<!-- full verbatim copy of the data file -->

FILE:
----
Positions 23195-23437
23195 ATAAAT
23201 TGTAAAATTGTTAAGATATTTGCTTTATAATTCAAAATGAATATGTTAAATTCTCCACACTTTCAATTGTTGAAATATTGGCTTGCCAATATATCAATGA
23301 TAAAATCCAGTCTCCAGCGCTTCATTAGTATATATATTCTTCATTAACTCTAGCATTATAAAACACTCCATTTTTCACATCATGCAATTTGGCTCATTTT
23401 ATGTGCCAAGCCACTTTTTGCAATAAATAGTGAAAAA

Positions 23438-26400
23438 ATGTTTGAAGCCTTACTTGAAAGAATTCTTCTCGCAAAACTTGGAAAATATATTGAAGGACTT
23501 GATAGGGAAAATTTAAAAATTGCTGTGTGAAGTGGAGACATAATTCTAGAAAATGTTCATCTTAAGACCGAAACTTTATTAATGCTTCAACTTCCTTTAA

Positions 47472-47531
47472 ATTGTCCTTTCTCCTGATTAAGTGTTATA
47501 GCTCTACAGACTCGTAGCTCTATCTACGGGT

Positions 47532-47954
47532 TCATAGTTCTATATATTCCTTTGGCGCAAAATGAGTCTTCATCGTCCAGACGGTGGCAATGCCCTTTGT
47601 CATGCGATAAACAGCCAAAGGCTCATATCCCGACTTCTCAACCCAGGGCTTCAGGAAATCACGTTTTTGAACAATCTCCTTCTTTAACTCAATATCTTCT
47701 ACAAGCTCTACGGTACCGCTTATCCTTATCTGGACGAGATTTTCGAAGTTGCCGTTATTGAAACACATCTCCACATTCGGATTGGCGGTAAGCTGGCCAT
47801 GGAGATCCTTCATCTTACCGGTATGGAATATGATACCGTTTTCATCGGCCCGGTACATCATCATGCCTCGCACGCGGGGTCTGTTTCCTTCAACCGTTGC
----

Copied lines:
Positions 23195-23437
23195 ATAAAT
23201 TGTAAAATTGTTAAGATATTTGCTTTATAATTCAAAATGAATATGTTAAATTCTCCACACTTTCAATTGTTGAAATATTGGCTTGCCAATATATCAATGA
23301 TAAAATCCAGTCTCCAGCGCTTCATTAGTATATATATTCTTCATTAACTCTAGCATTATAAAACACTCCATTTTTCACATCATGCAATTTGGCTCATTTT
23401 ATGTGCCAAGCCACTTTTTGCAATAAATAGTGAAAAA

Positions 23438-26400
23438 ATGTTTGAAGCCTTACTTGAAAGAATTCTTCTCGCAAAACTTGGAAAATATATTGAAGGACTT
23501 GATAGGGAAAATTTAAAAATTGCTGTGTGAAGTGGAGACATAATTCTAGAAAATGTTCATCTTAAGACCGAAACTTTATTAATGCTTCAACTTCCTTTAA

Positions 47472-47531
47472 ATTGTCCTTTCTCCTGATTAAGTGTTATA
47501 GCTCTACAGACTCGTAGCTCTATCTACGGGT

Positions 47532-47954
47532 TCATAGTTCTATATATTCCTTTGGCGCAAAATGAGTCTTCATCGTCCAGACGGTGGCAATGCCCTTTGT
47601 CATGCGATAAACAGCCAAAGGCTCATATCCCGACTTCTCAACCCAGGGCTTCAGGAAATCACGTTTTTGAACAATCTCCTTCTTTAACTCAATATCTTCT
47701 ACAAGCTCTACGGTACCGCTTATCCTTATCTGGACGAGATTTTCGAAGTTGCCGTTATTGAAACACATCTCCACATTCGGATTGGCGGTAAGCTGGCCAT
47801 GGAGATCCTTCATCTTACCGGTATGGAATATGATACCGTTTTCATCGGCCCGGTACATCATCATGCCTCGCACGCGGGGTCTGTTTCCTTCAACCGTTGC